- Mound of Sound highlights how Justin Trudeau has chosen to make Stephen Harper's industry-dominated National Energy Board his own, while Kai Nagata points out Trudeau's broken promises to put a credible review system in place before ramming through more project approvals. And Christopher Adams examines CAUT's investigation into the dubiously cozy relationship between the University of Calgary and oil-sector funders. 

- Finally, Murray Brewster exposes a Canadian-owned firm's sale of troop carriers for use in the ongoing war in South Sudan. And Don Pittis rightly notes that we should be less concerned with the nationality of a corporation's official ownership than with its actual behaviour.

Thursday, August 11, 2016

New column day

Here, on the Saskatchewan Party's decision to try to make up for its gross mismanagement by squeezing benefits out of people with disabilities.

For further reading...
- This year's provincial budget spin from the Ministry of Social Services is here, featuring the following:
Government’s next steps on the Saskatchewan Disability Strategy will focus on the Where to Start actions identified in the strategy, as well as six priority areas identified by community members:
  • accessible and safe transportation so people can participate in their communities;
  • respite to help families and caregivers get a break from their caregiving role;
  • accessibility legislation to create more inclusive communities;
  • residential services to help people live in their homes and communities;
  • service co-ordination and navigation so people can find disability services when they need them; and
  • awareness and understanding of the rights of people experiencing disabilities so all citizens have a greater understanding of and respect for their rights.
These initiatives have begun, and efforts are under way to establish measures, targets and public reporting on progress.
- Jonathan Charlton and Peter Mills are among those who have reported on the cuts to disability benefit recipients, including individual stories as to how little people already have to survive on. (Speaking of which, a summary of the existing SAID benefits is here (PDF).)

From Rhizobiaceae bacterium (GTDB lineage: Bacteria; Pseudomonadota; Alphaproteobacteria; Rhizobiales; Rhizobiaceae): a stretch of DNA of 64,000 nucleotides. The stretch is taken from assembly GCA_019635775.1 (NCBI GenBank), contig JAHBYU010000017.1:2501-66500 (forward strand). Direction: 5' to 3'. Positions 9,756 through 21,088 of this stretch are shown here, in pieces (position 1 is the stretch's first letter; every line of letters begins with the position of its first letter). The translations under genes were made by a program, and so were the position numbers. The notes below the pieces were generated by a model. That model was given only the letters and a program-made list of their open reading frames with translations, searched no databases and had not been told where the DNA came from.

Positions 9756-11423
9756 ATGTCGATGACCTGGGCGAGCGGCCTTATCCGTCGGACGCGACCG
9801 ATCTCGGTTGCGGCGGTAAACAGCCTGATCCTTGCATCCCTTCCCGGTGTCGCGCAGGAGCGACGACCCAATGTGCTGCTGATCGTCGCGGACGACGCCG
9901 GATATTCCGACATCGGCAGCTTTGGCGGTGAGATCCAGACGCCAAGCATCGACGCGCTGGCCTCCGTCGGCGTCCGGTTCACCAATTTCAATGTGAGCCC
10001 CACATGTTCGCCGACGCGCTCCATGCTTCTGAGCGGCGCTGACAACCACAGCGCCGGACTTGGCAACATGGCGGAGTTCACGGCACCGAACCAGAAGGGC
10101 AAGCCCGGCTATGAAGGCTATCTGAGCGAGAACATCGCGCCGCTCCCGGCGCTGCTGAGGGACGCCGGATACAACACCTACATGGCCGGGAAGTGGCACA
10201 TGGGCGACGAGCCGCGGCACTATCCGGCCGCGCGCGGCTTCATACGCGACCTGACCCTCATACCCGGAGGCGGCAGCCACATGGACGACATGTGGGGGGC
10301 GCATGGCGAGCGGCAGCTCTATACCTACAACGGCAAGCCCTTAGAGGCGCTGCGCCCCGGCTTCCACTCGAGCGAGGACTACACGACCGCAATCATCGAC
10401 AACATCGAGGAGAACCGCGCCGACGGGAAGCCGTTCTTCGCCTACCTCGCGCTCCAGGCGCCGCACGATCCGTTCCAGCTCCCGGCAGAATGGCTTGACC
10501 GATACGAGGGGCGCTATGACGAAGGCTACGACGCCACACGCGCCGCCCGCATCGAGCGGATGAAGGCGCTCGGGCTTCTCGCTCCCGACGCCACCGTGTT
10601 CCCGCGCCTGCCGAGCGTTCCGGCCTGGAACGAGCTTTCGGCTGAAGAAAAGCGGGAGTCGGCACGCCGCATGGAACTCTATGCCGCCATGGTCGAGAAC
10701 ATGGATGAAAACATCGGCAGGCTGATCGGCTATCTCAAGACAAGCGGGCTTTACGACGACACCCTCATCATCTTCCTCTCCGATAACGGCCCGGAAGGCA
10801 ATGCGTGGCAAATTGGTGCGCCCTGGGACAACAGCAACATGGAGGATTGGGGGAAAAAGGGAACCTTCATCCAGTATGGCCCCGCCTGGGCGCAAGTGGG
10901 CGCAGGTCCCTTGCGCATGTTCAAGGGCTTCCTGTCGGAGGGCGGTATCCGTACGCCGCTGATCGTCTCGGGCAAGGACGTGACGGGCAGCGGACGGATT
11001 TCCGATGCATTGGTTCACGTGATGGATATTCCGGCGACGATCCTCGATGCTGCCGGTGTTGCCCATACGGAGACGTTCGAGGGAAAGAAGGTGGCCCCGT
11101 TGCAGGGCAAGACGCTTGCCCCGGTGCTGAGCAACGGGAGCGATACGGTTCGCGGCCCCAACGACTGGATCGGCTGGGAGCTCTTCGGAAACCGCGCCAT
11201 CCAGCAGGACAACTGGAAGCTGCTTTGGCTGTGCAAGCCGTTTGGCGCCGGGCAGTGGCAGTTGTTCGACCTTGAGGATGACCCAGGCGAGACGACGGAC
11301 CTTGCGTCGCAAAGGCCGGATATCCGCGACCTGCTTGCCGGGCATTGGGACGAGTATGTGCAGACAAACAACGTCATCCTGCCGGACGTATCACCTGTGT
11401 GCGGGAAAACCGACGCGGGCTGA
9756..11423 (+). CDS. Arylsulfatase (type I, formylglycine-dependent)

- Finally, I'll once again point to the Advisory Group on Poverty Reduction's report (PDF) as an example of the type of compassionate and thoughtful policy which are utterly lacking from the Wall government.

Thursday Morning Links

This and that for your Thursday reading.

- William G. Gale, Hilary Gelfond and Aaron Krupkin examine the evidence as to the effects of upper-class tax cuts, and find that they serve no purpose but to concentrate wealth and power in the hands of those who already have the most:
[Donald Trump's economic] plan won’t generate economic growth. We’ve been down this road before. For example, Reagan’s tax cuts did not boost the long-term growth rate, according to authorities like conservative economist Martin Feldstein, who was a Reagan appointee, and Douglas Elmendorf, former head of the Congressional Budget Office.

No one even proffers the suggestion that George Bush’s tax cuts – featuring lower income and estate taxes, like Trump’s plan– helped the growth rate, and for good reason. There is simply no evidence that it did.

Other countries have tried cutting top tax rates, too. The evidence shows that tax cuts for the rich help the rich accumulate more wealth, but don’t do anything much for economic growth.

Or, ask the people of Kansas how their income tax cuts have worked out. Listen to the stories about having to cut education and other spending and raise regressive taxes to make up for the absence of the promised growth miracle. Indeed, because of the massive rise in debt, Trump’s tax plan may actually hurt growth.